FARRELL: Mexican Cartels Qualify As Foreign Terrorists — Let’s Treat Them Accordingly


Chris Farrell Judicial Watch
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Escalating cartel violence in Mexico, along with an upsurge in heroin and fentanyl-related deaths inside the U.S., make plain the need for a new and vigorous approach to the nation’s existing, 50-year documented failure to secure our southern border.

On March 13, 2019, Judicial Watch published comprehensive documentation detailing exactly how Mexican Cartels meet the U.S. government’s requirements for designation as Foreign Terrorist Organizations (FTOs). Designating Mexican drug cartels as FTOs will expand the tool set available to government agencies to fight the cartels and send a message that if Mexico cannot deal with the crisis, America will.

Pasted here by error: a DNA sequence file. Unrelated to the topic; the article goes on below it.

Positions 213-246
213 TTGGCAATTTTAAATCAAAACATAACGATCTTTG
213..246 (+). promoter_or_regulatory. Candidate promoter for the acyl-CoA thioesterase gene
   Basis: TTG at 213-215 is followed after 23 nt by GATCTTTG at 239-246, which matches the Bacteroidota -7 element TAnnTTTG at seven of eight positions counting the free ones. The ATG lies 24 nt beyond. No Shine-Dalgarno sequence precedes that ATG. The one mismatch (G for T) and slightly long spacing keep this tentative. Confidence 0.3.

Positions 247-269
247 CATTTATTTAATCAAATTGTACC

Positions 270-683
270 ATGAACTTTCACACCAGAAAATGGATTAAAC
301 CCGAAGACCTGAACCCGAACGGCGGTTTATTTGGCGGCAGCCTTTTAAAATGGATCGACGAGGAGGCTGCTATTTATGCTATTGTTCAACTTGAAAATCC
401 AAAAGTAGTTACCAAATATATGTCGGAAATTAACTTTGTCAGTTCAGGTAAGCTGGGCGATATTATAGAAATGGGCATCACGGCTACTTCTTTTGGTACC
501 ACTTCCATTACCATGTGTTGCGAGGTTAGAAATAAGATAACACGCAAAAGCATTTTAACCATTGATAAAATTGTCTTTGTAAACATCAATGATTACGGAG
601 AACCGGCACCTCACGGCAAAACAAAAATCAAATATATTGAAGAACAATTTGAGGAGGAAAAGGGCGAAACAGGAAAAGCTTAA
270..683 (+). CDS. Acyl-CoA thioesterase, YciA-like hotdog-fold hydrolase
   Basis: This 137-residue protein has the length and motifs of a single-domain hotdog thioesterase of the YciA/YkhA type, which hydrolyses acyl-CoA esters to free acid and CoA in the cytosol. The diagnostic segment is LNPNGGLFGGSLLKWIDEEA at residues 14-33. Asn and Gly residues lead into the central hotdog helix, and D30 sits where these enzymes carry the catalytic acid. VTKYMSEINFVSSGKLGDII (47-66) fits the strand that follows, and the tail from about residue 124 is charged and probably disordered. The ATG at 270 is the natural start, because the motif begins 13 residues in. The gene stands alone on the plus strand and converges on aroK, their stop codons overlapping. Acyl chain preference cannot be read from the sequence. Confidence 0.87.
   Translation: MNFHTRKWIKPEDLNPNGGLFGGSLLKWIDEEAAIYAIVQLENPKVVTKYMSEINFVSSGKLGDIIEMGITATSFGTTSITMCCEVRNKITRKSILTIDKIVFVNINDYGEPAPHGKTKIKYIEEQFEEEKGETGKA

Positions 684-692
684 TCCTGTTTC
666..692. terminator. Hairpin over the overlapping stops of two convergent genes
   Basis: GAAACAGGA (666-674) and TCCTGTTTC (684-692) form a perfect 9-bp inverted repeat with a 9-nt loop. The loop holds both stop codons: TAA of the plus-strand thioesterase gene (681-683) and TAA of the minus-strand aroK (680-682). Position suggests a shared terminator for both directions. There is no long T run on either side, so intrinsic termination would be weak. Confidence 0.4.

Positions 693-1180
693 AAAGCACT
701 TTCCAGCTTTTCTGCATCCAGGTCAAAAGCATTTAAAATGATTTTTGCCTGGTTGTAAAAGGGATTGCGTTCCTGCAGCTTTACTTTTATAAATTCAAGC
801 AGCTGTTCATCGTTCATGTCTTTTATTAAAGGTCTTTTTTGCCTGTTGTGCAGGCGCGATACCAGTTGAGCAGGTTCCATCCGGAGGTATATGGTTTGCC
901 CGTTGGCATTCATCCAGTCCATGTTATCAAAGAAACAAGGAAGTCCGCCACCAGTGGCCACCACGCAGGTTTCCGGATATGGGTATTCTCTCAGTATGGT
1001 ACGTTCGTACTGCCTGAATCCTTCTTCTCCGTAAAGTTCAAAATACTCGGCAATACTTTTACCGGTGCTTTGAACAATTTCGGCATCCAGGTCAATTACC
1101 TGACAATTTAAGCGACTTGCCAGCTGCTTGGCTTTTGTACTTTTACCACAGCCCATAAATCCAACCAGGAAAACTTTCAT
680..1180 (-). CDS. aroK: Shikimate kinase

Last week President Trump said that the process was underway to designate the cartels as FTOs. The idea has been debated in policy circles for years, but the impetus now may be related to last month’s slaying of three American women and six children in northern Mexico. Relatives of the victims uploaded a petition on the White House website calling for action, saying “they are terrorists, and it’s time to acknowledge it.”

President Trump tweeted that the time had come “for Mexico, with the help of the United States, to wage WAR on the drug cartels and wipe them off the face of the earth.” The cartels are already at war (and have been for years); on Saturday a column of fourteen vehicles containing suspected cartel members raided the Mexican town of Villa Union. The shootout that followed left twenty-one dead, among them police, government workers, cartelistas, and innocent bystanders.